Time to unwind one of the biggest trades I have seen in some time: buy the big banks and sell the small ones. For the longest time, the large mutual funds and hedge funds have been buying up Bank of America (BAC) and Citigroup (C) and selling the regional banks, like BB&T (BBT), First Horizon (FHN), Huntington Bancshares (HBAN) and KeyCorp (KEY).
The thought? The big banks have many levers and are extremely undervalued compared with where they have traded in the past, while the regionals are just hostage to the mortgage market and to how little they can make by lending for homes because of how low interest rates are.
This earnings season, we have seen the unwinding of that big trade. First, today we got some real ho-hum numbers from Bank of America and from Citigroup. Bank of America, despite settling a ton of lawsuits and redoing a huge number of mortgages, is still, after all of that, litigating all over the place. Had to laugh today when the third bullet point in the Bank of America release was "total litigation expense, 0.9 billion or 5 cents a share." Holy cow! That's a real highlight.
Citigroup? It still has a ton of dicey loans it is still not unlocking its reserves for because it is very conservative, and it still doesn't seem ready to return a lot of capital to shareholders. Meanwhile, who knows how the new management feels about the aggressive expansion into emerging markets that the former CEO, Vikram Pandit, pushed? That's what made Citigroup special for me, but when you sack the chief proponent of the go-global strategy and you put in a conventional banker, what does that say about the entire foundation of the investing thesis?
These two come on the heels of numbers from JPMorgan (JPM) and Wells Fargo (WFC) that, while really very good, have failed to inspire any excitement in the marketplace. I believe that both JPMorgan and Wells Fargo are excellent institutions. That whole "London whale" flap is now behind JPMorgan. Wells owns 30% of the mortgage market and is getting stronger every day.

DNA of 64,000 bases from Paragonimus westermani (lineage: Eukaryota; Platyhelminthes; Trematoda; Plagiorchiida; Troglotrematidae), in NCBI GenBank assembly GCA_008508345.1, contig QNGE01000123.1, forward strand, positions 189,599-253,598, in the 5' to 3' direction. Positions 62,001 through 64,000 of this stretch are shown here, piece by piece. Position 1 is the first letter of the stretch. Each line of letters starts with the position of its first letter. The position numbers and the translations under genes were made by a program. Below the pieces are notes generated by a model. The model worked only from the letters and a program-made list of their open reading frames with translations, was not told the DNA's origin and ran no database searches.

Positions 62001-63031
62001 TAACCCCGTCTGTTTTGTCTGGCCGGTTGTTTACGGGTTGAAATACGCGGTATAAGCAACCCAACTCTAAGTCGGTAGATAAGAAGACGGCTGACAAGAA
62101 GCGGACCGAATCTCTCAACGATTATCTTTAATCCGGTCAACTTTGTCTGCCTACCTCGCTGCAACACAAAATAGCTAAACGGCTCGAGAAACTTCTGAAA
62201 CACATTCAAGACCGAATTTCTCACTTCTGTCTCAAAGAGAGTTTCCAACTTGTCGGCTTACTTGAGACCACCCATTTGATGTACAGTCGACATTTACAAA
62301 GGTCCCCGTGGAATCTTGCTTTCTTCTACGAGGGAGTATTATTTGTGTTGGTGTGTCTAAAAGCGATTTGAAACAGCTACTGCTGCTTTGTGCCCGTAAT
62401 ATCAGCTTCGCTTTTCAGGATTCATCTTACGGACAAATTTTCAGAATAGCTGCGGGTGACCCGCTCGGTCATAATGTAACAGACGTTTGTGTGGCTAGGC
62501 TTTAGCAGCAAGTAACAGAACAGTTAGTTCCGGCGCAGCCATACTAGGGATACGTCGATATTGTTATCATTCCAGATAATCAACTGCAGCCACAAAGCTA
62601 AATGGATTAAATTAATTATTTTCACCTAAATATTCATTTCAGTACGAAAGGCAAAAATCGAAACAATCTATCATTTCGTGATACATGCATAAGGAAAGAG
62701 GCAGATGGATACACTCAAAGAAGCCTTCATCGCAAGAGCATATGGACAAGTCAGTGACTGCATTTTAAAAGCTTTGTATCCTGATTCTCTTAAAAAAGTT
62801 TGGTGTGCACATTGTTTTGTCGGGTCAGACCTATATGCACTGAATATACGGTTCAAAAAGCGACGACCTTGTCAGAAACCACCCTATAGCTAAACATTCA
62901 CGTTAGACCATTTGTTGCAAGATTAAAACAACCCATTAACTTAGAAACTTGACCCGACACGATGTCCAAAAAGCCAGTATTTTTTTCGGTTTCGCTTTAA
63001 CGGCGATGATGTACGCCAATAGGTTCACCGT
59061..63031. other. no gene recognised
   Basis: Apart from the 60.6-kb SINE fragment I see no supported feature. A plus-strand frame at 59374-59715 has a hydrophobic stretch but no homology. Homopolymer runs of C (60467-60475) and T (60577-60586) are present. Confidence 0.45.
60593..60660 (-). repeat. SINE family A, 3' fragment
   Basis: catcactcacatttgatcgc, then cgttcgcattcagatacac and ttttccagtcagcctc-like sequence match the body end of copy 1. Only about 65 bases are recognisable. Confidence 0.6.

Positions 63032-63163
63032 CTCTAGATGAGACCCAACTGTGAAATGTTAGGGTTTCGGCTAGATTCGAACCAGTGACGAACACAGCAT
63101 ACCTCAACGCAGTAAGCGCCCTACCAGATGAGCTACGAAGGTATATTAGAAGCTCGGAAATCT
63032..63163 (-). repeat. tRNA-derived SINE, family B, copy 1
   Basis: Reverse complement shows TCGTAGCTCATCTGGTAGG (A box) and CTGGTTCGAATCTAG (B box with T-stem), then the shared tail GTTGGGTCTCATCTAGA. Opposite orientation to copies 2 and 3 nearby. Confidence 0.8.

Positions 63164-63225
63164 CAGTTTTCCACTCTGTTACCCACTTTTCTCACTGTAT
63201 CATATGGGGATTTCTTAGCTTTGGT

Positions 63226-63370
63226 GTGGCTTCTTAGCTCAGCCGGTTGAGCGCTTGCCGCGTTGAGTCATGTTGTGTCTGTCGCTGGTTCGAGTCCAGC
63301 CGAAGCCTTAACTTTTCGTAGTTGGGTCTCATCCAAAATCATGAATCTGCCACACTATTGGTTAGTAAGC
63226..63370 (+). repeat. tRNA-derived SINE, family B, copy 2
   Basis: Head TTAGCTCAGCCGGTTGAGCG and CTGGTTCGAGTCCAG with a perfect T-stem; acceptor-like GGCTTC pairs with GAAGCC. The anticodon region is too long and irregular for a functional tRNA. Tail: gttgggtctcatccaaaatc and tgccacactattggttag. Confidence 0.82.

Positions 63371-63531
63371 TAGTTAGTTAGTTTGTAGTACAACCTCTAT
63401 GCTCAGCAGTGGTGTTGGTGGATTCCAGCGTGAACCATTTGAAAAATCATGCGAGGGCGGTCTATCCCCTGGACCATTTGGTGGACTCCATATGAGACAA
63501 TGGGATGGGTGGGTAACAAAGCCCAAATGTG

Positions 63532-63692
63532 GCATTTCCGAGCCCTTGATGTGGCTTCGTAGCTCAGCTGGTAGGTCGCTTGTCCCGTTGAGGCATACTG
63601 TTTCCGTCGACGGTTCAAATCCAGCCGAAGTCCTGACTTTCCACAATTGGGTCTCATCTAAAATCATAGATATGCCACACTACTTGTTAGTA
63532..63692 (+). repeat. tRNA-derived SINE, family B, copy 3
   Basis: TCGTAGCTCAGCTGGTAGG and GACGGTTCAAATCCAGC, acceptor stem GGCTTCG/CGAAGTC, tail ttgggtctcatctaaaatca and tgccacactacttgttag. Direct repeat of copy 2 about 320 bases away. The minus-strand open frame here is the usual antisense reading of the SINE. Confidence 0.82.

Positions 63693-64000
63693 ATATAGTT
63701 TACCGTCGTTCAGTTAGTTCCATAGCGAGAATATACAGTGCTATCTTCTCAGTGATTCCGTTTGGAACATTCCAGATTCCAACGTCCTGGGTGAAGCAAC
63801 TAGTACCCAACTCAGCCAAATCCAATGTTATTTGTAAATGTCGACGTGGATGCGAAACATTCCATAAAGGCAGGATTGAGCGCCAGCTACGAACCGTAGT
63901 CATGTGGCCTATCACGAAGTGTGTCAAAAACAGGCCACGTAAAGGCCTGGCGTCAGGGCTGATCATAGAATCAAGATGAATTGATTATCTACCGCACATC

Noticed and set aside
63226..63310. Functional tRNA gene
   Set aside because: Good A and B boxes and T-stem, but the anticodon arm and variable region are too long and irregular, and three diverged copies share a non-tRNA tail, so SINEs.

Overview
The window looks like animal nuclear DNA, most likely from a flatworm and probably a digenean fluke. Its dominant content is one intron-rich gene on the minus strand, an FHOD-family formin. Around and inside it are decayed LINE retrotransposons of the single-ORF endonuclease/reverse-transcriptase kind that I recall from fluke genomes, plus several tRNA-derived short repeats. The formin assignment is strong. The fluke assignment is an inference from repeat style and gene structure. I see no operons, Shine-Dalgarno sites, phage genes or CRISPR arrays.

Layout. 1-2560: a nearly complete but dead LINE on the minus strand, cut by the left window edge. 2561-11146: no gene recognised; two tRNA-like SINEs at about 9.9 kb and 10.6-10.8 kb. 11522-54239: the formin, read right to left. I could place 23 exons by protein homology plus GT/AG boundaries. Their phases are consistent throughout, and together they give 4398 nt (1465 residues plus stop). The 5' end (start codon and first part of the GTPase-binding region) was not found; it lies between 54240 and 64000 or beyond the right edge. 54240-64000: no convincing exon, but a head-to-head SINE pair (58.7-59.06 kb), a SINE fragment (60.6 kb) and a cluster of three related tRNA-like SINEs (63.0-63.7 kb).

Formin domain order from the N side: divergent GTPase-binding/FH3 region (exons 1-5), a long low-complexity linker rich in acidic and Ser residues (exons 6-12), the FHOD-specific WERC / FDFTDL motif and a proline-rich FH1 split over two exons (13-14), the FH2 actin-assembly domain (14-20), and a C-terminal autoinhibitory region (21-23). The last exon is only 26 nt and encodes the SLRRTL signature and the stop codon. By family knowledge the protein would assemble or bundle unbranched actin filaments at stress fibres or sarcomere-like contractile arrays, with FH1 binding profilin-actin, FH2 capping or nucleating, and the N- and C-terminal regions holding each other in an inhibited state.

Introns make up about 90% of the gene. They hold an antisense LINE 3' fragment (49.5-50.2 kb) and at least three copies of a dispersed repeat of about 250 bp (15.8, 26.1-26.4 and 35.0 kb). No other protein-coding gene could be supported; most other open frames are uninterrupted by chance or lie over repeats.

But the action, so to speak, in the stock market, is all about the regionals. Today, two quintessential regionals, BB&T and PNC (PNC), reported, and while the numbers weren't all that much better than those of the big boys, it's pretty clear that they are being rewarded instantly with higher prices. That's because these banks are perceived as excellent, clean ways to play the housing recovery that we are seeing. Plus, they seem to be in better shape when it comes to the regulators and when it comes to the legal wranglings. They will clearly be able to make more money than the money-centers as a percentage of growth when things get better, and they are getting better.
How strongly do I feel about this? I am confident that, at long last, a company like First Horizon, a terrific regional bank in Tennessee that has consistently delivered good numbers and has not been rewarded at all with a higher stock price at a time when Bank of America's stock doubled, will at last be given the credit it deserves. My Action Alerts PLUS charitable trust is now selling some Wells Fargo, because that position feels played out, and moving into a large position in KeyCorp, a Cleveland based bank that reports next week.
I am even considering telling you that Synovus (SNV), a $2.62 stock that I have disdained because the bank still owes TARP money, makes sense to buy, not because I love those guys but because the unwinding of the love affair with large banks and the beginning of a steamy affair with the little guys will take Synovus along with it.
This move is real and is still in its infancy. Unlike so many other sectors that have had gigantic moves, this one is not too late to start participating in. And all I can say is it is about time.